Ensco (NYSE: ESV) is an offshore drilling contractor headquartered in London, United Kingdom. The company was originally founded as Blocker Energy Corporation but has since changed its name to Ensco. ESV is one of the largest offshore drilling companies in the world with a fleet having dozens of ships. However, despite the company's large market position, it has had a difficult time recently.
Ensco has had a difficult time recently. After peaking at over $55 per share mid-2014 before the start of the oil crash, the company has watched its stock price take an enormous hit. At present prices of just over $8 per share, Ensco has a market cap of a mere $2.3 billion, down from over $10 billion before the crash. In fact, the crash was so significant that Ensco was removed from the S&P 500 index (NYSEARCA: SPY) this year after being a part of the index for four years.
Despite its poor performance, Ensco has a huge potential ahead of it. To start, the overall offshore drilling industry can be expected to become favorable again in the coming years as oil prices recover. More importantly, until the recovery, Ensco has been taking a number of steps to improve its financial and market position. These improvements should help the company weather the present oil crisis and emerge stronger than ever. With Ensco's equity price reaching prices not seen since January 2016 when oil went below $30 per barrel, now represents a prudent time to open a position in the stock.
Current Market Conditions
Let us begin by discussing the current market conditions Ensco is facing, along with how the offshore drilling industry can be expected to become favorable again in the coming years.
The above image shows the total capex of the oil majors along with the large integrated oil companies. The capex hit its peak in 2013 at $292 billion, but since then has fallen by roughly 50% in just 3 years. Currently, oil capex is at levels not seen in the last decade. The reason for this rapid decline in capex is the nature of the present oil crash. The present oil crisis started in mid-2014 but things didn't really get going until the Thanksgiving 2014 OPEC meeting when Saudi Arabia decided not to do what it always does and cut oil production. The nation instead hopes that low oil prices will drive out higher cost American shale producers.
However, in the long run, this capex decline should actually help Ensco out, assuming it can handle the oil crash. The reason is because of the steps offshore drillers have taken. A number of offshore drillers with older fleets, such as Transocean (NYSE: RIG), have been either cold stacking or scrapping their older rigs. These actions have helped to decrease the competition in the offshore drilling markets. That means when capex picks back up (and as you can tell from the chart, capex changes quickly with oil prices) Ensco should be well positioned in an offshore drilling environment with lower competition.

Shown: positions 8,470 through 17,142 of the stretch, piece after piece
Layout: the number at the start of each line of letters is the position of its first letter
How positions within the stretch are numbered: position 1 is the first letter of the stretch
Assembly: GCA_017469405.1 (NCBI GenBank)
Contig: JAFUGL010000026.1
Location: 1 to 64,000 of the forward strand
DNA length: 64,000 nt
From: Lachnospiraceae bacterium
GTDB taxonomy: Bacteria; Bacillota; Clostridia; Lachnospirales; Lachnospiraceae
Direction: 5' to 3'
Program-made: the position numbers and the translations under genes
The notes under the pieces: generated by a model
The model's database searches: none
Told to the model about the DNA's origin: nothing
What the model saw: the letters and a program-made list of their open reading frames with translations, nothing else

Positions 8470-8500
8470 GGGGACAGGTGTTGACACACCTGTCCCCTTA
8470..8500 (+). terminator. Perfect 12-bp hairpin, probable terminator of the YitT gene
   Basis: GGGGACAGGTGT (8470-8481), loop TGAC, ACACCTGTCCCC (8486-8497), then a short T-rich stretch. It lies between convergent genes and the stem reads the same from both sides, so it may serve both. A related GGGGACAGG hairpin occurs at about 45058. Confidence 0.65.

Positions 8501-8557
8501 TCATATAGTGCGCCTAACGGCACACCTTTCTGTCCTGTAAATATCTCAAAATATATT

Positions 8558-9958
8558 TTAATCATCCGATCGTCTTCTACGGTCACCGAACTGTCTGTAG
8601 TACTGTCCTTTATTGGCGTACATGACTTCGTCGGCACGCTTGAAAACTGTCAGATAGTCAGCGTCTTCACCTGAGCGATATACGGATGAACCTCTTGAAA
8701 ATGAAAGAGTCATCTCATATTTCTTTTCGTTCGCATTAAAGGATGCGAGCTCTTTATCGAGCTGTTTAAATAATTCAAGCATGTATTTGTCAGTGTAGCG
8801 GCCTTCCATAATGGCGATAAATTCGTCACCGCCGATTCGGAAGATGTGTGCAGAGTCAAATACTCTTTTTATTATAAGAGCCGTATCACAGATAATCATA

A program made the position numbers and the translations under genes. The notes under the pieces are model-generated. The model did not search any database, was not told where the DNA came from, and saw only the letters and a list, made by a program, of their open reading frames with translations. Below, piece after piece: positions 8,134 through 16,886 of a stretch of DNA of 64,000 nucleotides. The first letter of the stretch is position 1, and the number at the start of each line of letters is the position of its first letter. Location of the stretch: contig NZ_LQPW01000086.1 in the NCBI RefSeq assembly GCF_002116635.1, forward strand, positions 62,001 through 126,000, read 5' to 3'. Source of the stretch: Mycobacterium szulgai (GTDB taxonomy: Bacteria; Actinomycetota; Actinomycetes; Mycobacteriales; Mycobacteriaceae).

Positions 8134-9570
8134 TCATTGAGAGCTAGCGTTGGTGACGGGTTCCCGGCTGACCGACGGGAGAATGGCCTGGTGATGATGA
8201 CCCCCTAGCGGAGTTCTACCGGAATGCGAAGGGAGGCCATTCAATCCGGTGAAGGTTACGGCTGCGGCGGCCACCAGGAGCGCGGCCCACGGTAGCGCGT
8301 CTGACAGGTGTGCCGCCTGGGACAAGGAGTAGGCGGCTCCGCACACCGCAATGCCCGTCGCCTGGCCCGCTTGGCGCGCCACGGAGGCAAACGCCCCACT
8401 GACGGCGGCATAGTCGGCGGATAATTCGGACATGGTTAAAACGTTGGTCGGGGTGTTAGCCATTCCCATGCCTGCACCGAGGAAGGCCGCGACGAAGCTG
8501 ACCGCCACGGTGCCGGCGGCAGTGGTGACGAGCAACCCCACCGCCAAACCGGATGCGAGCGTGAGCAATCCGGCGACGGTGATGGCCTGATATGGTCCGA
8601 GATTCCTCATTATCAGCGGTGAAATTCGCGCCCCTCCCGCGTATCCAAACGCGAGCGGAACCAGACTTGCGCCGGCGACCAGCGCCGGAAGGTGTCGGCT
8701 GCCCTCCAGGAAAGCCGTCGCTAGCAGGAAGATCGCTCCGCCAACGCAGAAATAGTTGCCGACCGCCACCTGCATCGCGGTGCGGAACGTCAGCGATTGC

To give us a picture of how much longer Ensco will have to wait until the offshore drilling environment recovers, let us take a close look at the above graph from the International Energy Agency of the demand/supply balance in the oil markets until 4Q 2016. The oil supply and demand balance first messed up in 3Q 2013 and from that point it took three quarters for oil prices to start falling. At that point it took a total of six quarters for oil prices to hit what was widely considered their final bottom in January 2016.
Now, as you can see, according to the above graph the oil supply and demand balance is expected to recover by 3Q 2016, or right about now. Using the same timeline, we should see prices starting to recover by mid-2017 but take until the start of 2019 before they fully recover. Using this timeline, that means that Ensco needs to have enough financial strength to last roughly three years. However, there is another upside to be seen. Since prices can be expected to start recovering in 2017, that means 2016 can widely be seen as the bottom in capex spending. We should be able to expect capex to start recovering in the coming years helping Ensco.
Now that we have an understanding of the overall global oil environment including capex spending, supply and demand balance, along with how long Ensco needs to survive until the offshore drilling industry recovers, it is now time to discuss Ensco's capital management.
Ensco Capital Management Actions - Ensco Investor Presentation
The above image provides an overview of the capital management steps Ensco has taken recently. Ensco managed to access the debt markets right at the start of the oil crash, showing foresight for what oil prices were going to do. The company accessed the debt markets for a total of $2.35 billion between 3Q 2014 and 1Q 2015 when the first bottom in oil prices was set. This access to the debt markets allows Ensco to refinance 2016 maturities and as a result, sets up the company to not have to worry about raising debt at low rates during the oil crash.
The company has also increased its revolver to $2.25 billion and extended it to 2019. Personally, I do not think that this revolver will be particularly helpful. While the $2.25 billion value allows the company to acquire a company having a difficult time such as Noble Corporation (NYSE:NE), the extended expiration date of 2019 means that if the company draws a significant amount against the revolver it will have trouble paying it off. On the other hand, the company could make a bet on an oil recovery by using the revolver's cash to buy some of its shares at present prices. Right now, however, what I would like to see is the company getting the revolver extended to the early to mid-2020s making it much more useful in terms of making an acquisition.